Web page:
Nowadays the University is not prestigious as an academic institution ranking well behind those in Madrid, Barcelona and Seville but it is very important as a Spanish language centre and some 30,000 students per year learn Spanish in Salamanca, many of them from the USA.
Can you Spot the Frog?
As you enter the entrance to Salamanca University (Universidad Civil) you’ll see the enormous facade dominated by the Catholic Monarchs in the centre and all kinds of floral designs and heraldry around them.
It is said that if you can spot the frog without any help you’ll enjoy good luck and will marry within a year (many visitors look well away when they hear this final detail!).
I doubt if it applies to frog spotting here on your PC screen. But who knows? Let us know!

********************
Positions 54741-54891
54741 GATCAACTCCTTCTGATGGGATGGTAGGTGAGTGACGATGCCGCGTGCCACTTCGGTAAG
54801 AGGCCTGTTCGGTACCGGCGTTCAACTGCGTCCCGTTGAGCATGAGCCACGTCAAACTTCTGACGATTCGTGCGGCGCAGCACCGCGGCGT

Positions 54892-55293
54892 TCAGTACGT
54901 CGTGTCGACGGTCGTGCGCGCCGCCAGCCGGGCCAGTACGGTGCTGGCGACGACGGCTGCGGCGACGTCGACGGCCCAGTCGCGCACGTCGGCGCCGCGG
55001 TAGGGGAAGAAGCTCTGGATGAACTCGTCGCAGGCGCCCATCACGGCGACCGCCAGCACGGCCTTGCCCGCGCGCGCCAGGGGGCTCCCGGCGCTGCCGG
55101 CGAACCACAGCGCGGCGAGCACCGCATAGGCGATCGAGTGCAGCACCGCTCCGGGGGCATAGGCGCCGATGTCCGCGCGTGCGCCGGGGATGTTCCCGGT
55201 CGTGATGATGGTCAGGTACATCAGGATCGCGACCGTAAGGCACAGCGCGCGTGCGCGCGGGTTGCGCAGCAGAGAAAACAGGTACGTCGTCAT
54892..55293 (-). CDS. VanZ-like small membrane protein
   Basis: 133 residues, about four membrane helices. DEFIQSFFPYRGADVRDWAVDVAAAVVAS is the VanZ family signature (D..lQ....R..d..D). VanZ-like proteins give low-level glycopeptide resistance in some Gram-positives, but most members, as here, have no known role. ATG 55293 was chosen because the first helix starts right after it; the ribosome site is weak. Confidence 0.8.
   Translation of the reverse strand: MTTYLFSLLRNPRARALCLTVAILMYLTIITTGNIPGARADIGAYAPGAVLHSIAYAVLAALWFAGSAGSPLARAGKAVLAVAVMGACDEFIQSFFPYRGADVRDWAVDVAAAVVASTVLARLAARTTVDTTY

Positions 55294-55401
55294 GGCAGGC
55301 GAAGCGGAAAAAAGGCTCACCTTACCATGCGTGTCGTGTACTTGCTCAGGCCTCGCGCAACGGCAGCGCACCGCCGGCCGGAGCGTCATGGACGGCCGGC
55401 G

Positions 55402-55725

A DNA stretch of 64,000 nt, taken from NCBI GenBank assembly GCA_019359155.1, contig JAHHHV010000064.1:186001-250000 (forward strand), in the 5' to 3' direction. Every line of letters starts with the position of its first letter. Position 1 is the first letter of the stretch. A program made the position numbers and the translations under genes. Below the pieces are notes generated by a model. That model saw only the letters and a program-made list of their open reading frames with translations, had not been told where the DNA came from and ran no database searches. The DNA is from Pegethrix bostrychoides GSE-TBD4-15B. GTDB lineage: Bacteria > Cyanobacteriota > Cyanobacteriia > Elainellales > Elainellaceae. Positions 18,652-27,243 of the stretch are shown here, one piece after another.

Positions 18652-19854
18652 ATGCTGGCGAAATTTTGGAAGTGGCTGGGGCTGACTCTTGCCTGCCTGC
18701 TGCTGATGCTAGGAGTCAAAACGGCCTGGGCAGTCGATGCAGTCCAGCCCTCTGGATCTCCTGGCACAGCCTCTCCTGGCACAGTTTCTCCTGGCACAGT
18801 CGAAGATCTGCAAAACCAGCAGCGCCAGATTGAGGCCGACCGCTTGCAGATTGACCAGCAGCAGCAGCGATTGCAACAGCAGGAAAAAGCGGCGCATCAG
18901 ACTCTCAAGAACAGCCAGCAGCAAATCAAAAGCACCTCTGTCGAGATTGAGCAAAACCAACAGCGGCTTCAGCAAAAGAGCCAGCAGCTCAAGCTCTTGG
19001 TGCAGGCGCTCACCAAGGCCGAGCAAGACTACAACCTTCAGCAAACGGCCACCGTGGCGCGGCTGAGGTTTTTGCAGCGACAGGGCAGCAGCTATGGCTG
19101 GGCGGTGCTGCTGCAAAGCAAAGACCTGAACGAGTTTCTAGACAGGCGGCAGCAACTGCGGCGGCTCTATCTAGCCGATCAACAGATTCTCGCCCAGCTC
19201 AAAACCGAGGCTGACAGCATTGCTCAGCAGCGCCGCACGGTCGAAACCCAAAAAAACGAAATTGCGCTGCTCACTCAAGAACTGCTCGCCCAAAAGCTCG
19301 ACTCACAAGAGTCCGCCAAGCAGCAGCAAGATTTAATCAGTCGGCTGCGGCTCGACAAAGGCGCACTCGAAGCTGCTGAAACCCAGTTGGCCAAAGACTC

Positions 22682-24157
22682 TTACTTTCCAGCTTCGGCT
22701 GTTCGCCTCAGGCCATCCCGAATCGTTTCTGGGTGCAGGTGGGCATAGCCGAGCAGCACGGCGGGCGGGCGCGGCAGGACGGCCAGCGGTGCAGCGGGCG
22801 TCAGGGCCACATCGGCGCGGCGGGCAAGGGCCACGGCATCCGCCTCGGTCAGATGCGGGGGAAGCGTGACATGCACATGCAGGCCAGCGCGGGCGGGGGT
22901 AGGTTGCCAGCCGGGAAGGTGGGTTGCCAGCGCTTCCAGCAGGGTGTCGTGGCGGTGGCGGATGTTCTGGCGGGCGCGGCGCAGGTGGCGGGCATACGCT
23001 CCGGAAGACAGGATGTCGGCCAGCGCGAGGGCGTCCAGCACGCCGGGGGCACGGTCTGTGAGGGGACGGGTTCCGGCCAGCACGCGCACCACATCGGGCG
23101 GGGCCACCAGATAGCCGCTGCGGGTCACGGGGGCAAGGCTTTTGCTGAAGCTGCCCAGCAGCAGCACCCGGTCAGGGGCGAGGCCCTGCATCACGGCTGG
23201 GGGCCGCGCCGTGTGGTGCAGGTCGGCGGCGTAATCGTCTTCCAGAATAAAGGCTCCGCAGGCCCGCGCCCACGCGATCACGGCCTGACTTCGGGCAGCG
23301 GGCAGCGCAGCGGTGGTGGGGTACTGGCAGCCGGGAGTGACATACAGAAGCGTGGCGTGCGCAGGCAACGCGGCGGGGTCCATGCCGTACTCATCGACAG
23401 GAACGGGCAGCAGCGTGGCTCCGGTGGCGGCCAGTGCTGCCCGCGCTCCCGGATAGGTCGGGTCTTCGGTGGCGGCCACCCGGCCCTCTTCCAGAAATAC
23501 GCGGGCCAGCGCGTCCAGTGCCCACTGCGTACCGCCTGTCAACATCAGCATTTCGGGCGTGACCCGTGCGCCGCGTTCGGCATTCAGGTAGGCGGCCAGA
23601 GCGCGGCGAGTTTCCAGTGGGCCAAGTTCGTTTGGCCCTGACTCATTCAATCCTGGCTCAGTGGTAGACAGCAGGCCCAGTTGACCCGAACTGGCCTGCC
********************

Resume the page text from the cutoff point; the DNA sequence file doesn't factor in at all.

There he is sitting on top of a scull in this close up.
If you’re looking for more nonsense in Salamanca go to the New Cathedral and find Puerta de Ramos (the Frog Gate). Recent work by stonemasons include an ice cream cone and an astronaut which we assume weren’t there when the “New” Cathedral was built in the 16th Century!
Where to Eat in Salamanca
Salamanca’s restaurants aren’t easy to find. It’s not the kind of city where you wander around looking at the different restaurants before deciding where to dine. We’ve tried this on our visits there and usually end up in a small tapas bar or a café serving platos combinados (basic pork, egg and chips type meals). On Plaza Mayor you’ll find plenty bars and cafés serving tapas type fare (try Mesón Cervantes at Plaza Mayor, 15) and there are plenty cheaper options on the adjoining streets of c/Mendez and Rua Mayor.